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TIM ROSE CEO, UNIVERSITY OF VIRGINIA FOUNDATION, CHARLOTTESVILLE


The longtime leader of U.Va.’s foundation, Rose works with his team to provide financial services and solutions to benefit Mr. Jefferson’s University and 23 university-related foundations and organizations. In the role, he also oversees a broad range of real estate services sup- porting the university, serving as steward for about 5,200 acres of university properties, including the Boar’s Head Resort and its Birdwood Golf Course in Charlottesville, as well as the campus’s fraternity and sorority housing. In March, the U.Va. board of visitors’ building and grounds committee approved a proposal for a 215-room, $130.5 million hotel and conference center at the corner of Emmet Street and Ivy Road. The hotel’s design team includes architects Deborah Berke Partners of New York and Norfolk- based Hanbury.


JENNIFER MORRIS CEO, THE NATURE CONSERVANCY, ARLINGTON


Aſter spending a quarter of a century working to protect the environment, Morris became The Nature Conservancy’s CEO in May 2020. Due to the pandemic, Morris, who lives in Washington, D.C., met her new colleagues and volunteers mostly over Zoom. COVID-19 lockdowns also meant Morris and her team couldn’t travel to Brazil to coach planters working on a reforestation project developed by The Nature Conservancy in part- nership with local government there. Instead, they sent the farmers how-to videos over a social messaging app. Things have changed quite a bit since Morris launched her career 30 years ago teaching English in a small village in Namibia. She holds a master’s degree in international affairs from Columbia


University, and prior to helming The Nature Conservancy, Morris was pres- ident of Arlington-based nonprofit Conservation International, where she worked for more than two decades. In that post, she oversaw programs across 29 countries, impacting more than 1 billon acres of protected land.


Earlier in his career, Rose served as an assis- tant vice president for administration at U.Va. He also held positions in student affairs for Miami University in Ohio and James Madison University. Aſter receiving his bachelor’s and master’s degrees from Miami University, Rose earned his doctorate from U.Va.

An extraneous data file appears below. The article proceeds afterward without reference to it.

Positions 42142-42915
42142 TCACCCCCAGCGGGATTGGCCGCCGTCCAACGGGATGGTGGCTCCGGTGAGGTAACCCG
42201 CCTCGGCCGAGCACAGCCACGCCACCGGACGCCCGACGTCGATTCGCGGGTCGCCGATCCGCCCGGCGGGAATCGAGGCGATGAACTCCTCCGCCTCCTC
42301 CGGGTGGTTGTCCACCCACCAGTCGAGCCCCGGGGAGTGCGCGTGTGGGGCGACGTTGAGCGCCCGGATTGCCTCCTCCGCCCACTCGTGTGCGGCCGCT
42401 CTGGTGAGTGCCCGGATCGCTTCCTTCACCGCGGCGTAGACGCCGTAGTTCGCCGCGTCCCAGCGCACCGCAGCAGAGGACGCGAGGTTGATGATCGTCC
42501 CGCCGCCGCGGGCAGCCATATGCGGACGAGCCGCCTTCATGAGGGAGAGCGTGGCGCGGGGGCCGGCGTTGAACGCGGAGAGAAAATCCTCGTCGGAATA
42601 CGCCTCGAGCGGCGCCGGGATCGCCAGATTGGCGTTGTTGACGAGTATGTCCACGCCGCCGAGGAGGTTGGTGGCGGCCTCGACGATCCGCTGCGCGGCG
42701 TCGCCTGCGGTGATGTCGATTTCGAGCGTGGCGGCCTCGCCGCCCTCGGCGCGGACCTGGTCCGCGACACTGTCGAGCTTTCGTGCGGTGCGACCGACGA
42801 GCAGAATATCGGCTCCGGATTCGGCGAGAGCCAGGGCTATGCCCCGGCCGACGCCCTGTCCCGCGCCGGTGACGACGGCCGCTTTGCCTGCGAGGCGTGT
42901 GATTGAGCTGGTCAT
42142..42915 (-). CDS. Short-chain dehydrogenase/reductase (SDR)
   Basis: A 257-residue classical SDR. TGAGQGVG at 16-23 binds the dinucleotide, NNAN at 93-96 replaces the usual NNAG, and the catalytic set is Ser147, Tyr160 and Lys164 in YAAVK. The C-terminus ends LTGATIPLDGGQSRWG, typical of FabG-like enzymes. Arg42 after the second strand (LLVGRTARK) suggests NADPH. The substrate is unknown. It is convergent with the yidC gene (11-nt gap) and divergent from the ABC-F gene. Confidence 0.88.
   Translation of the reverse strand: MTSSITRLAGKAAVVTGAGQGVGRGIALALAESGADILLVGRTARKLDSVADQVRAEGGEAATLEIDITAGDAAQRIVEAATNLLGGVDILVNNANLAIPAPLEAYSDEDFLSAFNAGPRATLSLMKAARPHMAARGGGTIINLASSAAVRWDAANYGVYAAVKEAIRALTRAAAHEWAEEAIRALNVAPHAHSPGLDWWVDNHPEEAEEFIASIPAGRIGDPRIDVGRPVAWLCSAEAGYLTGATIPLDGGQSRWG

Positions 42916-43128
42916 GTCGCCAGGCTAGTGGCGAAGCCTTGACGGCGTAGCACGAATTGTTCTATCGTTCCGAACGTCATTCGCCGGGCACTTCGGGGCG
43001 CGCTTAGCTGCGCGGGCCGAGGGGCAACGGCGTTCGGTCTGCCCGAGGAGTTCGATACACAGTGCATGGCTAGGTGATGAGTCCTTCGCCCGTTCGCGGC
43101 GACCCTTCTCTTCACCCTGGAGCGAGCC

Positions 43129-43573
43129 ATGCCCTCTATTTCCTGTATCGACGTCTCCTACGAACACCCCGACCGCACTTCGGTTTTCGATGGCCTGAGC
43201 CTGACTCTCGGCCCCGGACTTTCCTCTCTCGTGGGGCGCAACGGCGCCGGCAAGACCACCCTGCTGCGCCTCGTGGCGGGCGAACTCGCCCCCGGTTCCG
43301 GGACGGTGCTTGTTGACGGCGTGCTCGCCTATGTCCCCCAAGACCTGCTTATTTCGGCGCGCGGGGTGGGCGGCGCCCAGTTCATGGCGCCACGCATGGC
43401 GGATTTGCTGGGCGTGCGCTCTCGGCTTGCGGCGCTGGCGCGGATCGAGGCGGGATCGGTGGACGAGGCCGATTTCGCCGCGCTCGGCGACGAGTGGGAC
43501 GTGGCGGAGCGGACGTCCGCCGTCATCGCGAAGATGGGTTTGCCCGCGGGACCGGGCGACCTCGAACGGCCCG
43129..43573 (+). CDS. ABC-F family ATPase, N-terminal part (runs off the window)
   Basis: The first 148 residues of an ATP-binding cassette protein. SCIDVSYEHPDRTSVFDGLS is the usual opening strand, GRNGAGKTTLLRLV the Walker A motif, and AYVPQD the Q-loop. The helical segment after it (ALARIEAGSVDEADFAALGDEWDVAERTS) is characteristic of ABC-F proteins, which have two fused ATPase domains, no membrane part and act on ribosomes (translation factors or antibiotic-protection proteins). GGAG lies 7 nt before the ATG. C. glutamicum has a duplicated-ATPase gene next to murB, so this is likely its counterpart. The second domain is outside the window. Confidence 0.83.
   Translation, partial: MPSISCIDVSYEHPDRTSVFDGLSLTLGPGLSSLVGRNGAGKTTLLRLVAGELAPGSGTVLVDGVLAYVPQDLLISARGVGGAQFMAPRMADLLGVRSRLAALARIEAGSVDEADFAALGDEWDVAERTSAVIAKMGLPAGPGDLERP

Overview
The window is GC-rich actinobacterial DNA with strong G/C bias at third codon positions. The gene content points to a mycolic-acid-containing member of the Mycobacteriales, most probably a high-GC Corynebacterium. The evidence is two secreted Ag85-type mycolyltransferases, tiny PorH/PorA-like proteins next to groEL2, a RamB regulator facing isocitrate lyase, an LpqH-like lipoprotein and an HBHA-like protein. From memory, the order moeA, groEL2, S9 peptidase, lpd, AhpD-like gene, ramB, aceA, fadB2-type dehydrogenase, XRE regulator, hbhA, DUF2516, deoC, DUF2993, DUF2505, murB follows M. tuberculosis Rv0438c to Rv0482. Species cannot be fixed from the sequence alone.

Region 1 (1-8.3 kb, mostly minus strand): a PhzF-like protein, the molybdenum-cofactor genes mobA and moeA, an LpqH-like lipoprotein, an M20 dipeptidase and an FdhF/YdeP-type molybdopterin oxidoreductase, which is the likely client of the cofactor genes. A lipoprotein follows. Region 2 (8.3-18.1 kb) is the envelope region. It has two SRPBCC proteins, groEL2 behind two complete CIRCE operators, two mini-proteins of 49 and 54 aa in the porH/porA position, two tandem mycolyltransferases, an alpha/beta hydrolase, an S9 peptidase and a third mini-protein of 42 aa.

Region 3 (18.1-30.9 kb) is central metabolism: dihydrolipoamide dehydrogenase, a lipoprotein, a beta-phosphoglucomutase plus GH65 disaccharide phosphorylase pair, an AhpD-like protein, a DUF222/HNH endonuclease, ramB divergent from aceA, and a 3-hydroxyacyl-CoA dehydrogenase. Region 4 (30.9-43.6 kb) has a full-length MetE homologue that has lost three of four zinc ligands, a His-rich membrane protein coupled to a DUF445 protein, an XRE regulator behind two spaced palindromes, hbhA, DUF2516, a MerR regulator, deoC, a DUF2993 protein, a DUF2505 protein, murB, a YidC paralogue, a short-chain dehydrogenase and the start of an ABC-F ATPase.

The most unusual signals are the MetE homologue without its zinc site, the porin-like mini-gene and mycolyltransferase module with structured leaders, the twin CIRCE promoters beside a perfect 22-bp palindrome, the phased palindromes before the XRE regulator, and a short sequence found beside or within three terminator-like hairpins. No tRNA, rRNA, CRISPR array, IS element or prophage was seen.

TRAVIS


STATON PRESIDENT AND CEO, UNITED WAY OF SOUTHWEST VIRGINIA, ABINGDON


LAWRENCE A. ‘LARRY’ SELZER PRESIDENT AND CEO, THE CONSERVATION FUND, ARLINGTON


For two decades, Selzer has led the Conservation Fund, an envi- ronmental nonprofit that aims to restore nature while creating economic and recreational opportunities. Founded in 1985, the fund has protected more than 8 million acres across America. Selzer enjoyed a big win in June, when an Alaska native village


corporation agreed to sell 44,000 acres of land as permanent conservation easements to the Conservation Fund for $18.3 million. The easements will cover a portion of what would have been the northern transportation route for the proposed Pebble Mine in Southwest Alaska, a wrinkle that may prove to be an obstacle to the controversial mining project. As a kid growing up in Connecticut, Selzer enjoyed watching Mutual of Omaha’s


“Wild Kingdom” TV show. He earned a bachelor’s degree in environmental studies at Wesleyan University, going on to conduct research on marine mammals and seabird populations. Later, Selzer received his MBA from the University of Virginia. Today, he sits on the boards for the Weyerhaeuser Co., a timberland business, and the American Bird Conservancy.


Since 2005, Staton has led the United Way of Southwest Virginia, which works to create solu- tions for improving the region’s health, education and financial stability. During Staton’s tenure, he’s guided the organization through eight different mergers and acquisitions, and he now oversees operations across 17 counties and four cities — nearly 20% of the state. In 2018, Charity Navigator named the United Way of Southwest Virginia one of the 10 best United Way chapters out of more than 1,200 nationwide. In November 2020, the United Way of Southwest Virginia made headlines for a report it commissioned that found that half of Southwest Virginia households earned less than basic living costs in 2018 — and that was before the economic crisis caused by the pandemic. “Even though the cost of living in the region is lower than in the rest of the state, it is higher than what most residents earn,” Staton said. In 2018, Gov. Ralph Northam appointed Staton


to the Virginia Board of Workforce Development. Staton has a bachelor’s degree in business admin- istration from East Tennessee State University.


www.VirginiaBusiness.com 147


Jennifer Morris photo by Katie Bryden/Conservation International


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